a) blatantly misrepresented
b) based on faulty intelligence, possibly because someone(s) believed the dictator's own propaganda
c) wrong, regardless of the motive

One might debate about the merits of a or b, but the answer which is undeniable is c, according a Washington Post article entitled Iraq's Arsenal Was Only on Paper: Since Gulf War, Nonconventional Weapons Never Got Past the Planning Stage.

For the record...

Barton Gellman, The Washington Post, 7 January '04, investigation on Iraq's weapons' programs...

A review of available evidence, including some not known to coalition investigators and some they have not made public, portrays a nonconventional arms establishment that was far less capable than U.S. analysts judged before the war. Leading figures in Iraqi science and industry, supported by observations on the ground, described factories and institutes that were thoroughly beaten down by 12 years of conflict, arms embargo and strangling economic sanctions. The remnants of Iraq's biological, chemical and missile infrastructures were riven by internal strife, bled by schemes for personal gain and handicapped by deceit up and down lines of command. The broad picture emerging from the investigation to date suggests that, whatever its desire, Iraq did not possess the wherewithal to build a forbidden armory on anything like the scale it had before the 1991 Persian Gulf War.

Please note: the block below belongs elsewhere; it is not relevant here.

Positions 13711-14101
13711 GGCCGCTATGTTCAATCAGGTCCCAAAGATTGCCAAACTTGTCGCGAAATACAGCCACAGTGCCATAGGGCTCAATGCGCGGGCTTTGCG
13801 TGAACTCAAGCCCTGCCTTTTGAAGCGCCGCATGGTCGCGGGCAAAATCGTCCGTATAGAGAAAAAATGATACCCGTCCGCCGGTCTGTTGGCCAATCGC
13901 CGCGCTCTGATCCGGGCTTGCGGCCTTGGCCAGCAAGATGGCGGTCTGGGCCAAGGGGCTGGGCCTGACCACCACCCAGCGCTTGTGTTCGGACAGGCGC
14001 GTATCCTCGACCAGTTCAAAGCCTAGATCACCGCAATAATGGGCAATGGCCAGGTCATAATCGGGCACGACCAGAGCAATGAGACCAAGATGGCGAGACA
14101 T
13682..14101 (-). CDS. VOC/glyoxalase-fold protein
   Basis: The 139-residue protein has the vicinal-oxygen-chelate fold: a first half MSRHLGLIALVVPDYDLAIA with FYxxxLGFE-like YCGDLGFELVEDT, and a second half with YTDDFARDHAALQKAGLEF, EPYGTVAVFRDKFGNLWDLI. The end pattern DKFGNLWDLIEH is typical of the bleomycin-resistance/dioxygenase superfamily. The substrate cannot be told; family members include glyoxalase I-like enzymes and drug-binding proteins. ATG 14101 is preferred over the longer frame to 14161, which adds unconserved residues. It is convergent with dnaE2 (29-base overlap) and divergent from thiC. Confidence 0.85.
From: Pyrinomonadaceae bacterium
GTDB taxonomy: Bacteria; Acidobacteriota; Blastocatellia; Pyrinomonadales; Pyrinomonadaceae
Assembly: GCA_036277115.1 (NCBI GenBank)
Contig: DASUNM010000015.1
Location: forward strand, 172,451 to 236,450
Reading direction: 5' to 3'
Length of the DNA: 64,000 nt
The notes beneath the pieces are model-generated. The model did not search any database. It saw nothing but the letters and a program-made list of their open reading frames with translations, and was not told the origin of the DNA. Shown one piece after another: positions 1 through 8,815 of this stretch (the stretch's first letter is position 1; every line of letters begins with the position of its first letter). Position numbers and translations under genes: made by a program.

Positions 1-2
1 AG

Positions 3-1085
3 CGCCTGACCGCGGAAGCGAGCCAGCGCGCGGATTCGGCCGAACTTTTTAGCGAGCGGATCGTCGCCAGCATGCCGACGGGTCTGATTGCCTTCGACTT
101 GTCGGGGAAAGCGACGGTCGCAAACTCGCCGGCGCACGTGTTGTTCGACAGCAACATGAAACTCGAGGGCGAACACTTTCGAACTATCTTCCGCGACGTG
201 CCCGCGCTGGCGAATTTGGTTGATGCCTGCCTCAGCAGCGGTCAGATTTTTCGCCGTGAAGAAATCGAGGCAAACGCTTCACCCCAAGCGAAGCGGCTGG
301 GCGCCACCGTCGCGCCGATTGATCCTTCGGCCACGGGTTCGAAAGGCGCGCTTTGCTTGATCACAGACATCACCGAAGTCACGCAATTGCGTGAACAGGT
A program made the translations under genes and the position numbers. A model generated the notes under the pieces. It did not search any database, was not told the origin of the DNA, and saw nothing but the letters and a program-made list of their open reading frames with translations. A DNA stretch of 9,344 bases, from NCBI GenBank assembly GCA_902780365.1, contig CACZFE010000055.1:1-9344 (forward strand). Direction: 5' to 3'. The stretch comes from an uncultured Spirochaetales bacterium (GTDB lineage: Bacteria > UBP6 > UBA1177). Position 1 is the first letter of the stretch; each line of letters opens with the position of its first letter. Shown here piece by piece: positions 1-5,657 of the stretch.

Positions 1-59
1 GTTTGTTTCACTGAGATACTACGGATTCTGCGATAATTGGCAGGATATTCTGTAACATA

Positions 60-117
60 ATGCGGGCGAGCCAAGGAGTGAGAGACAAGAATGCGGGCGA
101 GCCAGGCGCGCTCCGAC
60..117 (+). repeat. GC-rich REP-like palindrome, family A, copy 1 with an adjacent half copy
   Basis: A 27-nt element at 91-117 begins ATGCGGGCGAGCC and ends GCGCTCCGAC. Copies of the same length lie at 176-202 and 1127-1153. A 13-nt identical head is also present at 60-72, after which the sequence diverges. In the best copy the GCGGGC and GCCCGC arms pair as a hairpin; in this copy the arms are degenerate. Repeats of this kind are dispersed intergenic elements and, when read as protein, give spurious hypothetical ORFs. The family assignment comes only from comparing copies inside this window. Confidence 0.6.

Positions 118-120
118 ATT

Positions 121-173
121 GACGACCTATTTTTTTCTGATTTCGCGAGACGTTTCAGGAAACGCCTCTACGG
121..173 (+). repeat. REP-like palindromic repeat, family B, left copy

David Kay, who directs the weapons hunt on behalf of the Bush administration, reported no discoveries last year of finished weapons, bulk agents or ready-to-start production lines. Members of his Iraq Survey Group, in unauthorized interviews, said the group holds out little prospect now of such a find. Kay and his spokesman, who report to Director of Central Intelligence George J. Tenet, declined to be interviewed.

Me, my blog, 2 May '03, conjecture on Iraq's weapons' programs...

Let me examine the three possible scenarios...

a) Saddam didn't had WMDs

b) He used to have WMDs before but sanctions made them impossible to maintain or made them useless

c) He had effective WMDs but decided not to use them

In case a), then the administration's case for war was most obviously based on a sham.